This I Believe
I believe both in evolution and in God.
I believe that evolution is the only logical explanation of nature as we find it to be, even if there are still some gaps in the account that evolution otherwise supplies. My idea of God is not a "God of the gaps" who has to intervene to make evolution work to our advantage. If God had to guide evolution's every step, it would be neither evolution as we presently understand it, nor would it be a particularly "intelligent design". Instead, I see evolution, with all its chance happenings, as God's way of allowing free creatures, such as ourselves, to come to be.
Even more, I believe that evolution, not just biological evolution, but evolution on a cosmic scale, can alone can explain prevalence of the suffering caused by earthquakes, tsunamis, and other natural disasters, diseases, and death. While maybe all this is to be expected in a universe such as ours, nevertheless it has been my belief in evolution that has enabled me to retain my belief in God.
And as for God, because it seems to me that the preexistence of some "prime mover" or "first cause" of all of this is more a question of basic logic than of faith, it also seems to me that efforts to explain a universe without a Creator of some sort are pretty far-fetched, ending up attributing to the universe itself most of the qualities that we traditionally attributed to God. Yes, I know that theorists can and do spin theories of other universes and "multiverses", but again, what relationship do such speculations have to verifiable reality? Not that they might not exist, but to believe that they actually do seems to me to require an even bigger act of faith than does my belief in God.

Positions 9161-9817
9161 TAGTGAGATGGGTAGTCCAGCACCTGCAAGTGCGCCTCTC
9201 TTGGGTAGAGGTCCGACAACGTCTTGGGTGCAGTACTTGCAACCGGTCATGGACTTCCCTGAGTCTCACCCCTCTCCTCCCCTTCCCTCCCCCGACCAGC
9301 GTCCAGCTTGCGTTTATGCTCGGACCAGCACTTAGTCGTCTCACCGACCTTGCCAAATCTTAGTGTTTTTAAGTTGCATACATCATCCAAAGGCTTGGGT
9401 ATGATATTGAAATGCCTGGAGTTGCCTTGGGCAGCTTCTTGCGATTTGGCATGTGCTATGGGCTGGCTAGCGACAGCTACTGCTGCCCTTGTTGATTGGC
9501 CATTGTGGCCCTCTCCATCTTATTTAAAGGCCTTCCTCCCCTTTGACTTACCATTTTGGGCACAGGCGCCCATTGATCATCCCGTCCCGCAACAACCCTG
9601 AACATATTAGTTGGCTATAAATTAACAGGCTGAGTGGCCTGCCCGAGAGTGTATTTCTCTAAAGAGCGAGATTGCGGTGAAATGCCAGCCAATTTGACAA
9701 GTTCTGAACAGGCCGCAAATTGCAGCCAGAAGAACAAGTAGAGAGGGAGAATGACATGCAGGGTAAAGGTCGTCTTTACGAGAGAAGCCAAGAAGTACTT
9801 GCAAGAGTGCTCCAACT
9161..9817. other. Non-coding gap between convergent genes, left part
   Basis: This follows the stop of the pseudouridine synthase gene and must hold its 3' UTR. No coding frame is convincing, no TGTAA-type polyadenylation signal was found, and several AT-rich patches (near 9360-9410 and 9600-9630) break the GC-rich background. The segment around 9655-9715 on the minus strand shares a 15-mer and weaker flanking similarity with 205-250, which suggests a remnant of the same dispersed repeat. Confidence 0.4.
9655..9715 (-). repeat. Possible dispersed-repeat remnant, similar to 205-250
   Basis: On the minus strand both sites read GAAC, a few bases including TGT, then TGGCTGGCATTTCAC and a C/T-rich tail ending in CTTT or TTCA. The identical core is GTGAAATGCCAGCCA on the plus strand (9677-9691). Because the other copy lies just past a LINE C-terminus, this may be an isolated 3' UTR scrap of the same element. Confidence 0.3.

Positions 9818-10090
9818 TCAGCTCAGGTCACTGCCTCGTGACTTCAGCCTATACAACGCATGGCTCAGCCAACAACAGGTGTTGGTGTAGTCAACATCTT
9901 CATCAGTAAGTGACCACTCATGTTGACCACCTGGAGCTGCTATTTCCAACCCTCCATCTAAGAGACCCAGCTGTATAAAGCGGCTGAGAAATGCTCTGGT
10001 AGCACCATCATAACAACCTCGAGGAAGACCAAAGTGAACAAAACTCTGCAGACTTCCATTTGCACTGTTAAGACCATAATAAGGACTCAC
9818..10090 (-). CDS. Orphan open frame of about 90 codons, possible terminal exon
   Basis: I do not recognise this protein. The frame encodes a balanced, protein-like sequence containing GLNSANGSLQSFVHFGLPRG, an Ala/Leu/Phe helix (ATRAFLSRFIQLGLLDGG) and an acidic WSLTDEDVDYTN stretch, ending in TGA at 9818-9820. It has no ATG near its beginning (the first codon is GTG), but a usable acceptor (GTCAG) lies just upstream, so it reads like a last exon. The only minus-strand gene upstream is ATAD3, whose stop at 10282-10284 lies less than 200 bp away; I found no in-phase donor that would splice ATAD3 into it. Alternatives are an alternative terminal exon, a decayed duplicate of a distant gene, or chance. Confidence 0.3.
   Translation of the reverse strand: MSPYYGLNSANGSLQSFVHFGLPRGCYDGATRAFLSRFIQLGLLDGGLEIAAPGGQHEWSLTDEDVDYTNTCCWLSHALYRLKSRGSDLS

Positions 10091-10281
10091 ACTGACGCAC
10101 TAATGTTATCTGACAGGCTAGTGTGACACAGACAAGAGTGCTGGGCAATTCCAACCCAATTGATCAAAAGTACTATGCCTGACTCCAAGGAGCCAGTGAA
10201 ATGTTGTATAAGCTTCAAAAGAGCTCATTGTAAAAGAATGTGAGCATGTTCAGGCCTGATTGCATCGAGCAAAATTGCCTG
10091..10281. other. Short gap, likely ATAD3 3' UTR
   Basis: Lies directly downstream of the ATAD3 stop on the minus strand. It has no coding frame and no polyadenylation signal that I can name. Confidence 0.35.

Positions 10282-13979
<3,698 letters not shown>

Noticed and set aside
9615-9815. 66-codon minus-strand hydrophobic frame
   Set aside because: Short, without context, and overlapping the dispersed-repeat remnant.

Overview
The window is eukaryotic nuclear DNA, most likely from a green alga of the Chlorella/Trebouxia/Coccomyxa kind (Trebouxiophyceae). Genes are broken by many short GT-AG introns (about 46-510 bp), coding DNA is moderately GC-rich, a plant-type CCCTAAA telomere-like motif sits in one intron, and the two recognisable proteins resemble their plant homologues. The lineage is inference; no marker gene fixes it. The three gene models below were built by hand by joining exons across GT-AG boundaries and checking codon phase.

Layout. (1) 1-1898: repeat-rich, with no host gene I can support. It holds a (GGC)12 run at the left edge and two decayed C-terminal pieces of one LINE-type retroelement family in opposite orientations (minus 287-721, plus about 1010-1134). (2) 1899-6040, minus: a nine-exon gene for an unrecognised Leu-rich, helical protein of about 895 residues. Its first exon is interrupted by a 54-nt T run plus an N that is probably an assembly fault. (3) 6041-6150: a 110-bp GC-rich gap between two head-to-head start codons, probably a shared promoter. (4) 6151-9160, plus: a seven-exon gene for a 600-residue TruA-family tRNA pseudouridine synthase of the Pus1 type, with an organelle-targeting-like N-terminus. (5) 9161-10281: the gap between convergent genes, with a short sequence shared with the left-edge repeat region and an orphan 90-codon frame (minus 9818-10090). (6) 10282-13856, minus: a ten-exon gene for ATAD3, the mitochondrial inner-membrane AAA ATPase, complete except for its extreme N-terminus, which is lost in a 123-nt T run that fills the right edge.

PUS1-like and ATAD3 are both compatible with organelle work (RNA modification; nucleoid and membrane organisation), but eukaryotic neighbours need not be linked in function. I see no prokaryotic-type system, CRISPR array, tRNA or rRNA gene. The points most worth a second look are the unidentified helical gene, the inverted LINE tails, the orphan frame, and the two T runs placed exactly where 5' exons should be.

I fully realize, however, that my dual belief (in God as well as in evolution) may puzzle some. Would not a God who allows such evil to exist be too cruel to be respected much less worshipped? Would not such a God be the "cruel tyrant" that the atheist philosopher Nietzsche made him out to be?
Maybe so, except for one thing. I also believe, as did the philosopher Alfred North Whitehead, that God is our "fellow-sufferer"-- a God who agonizes with us in our efforts to bring a better world into existence. What we and our fellow creatures on earth suffer are also part of the suffering of God.
How do I know this? Maybe I -- especially since I have entered into my seventies -- just "feel it in my bones", so to speak. Or maybe it is, simply, as a Christian, that all my life I have seen it symbolized in the figure on the Cross.
R W Kropf 8/19/05 Ibelieve.doc 05-08-19.html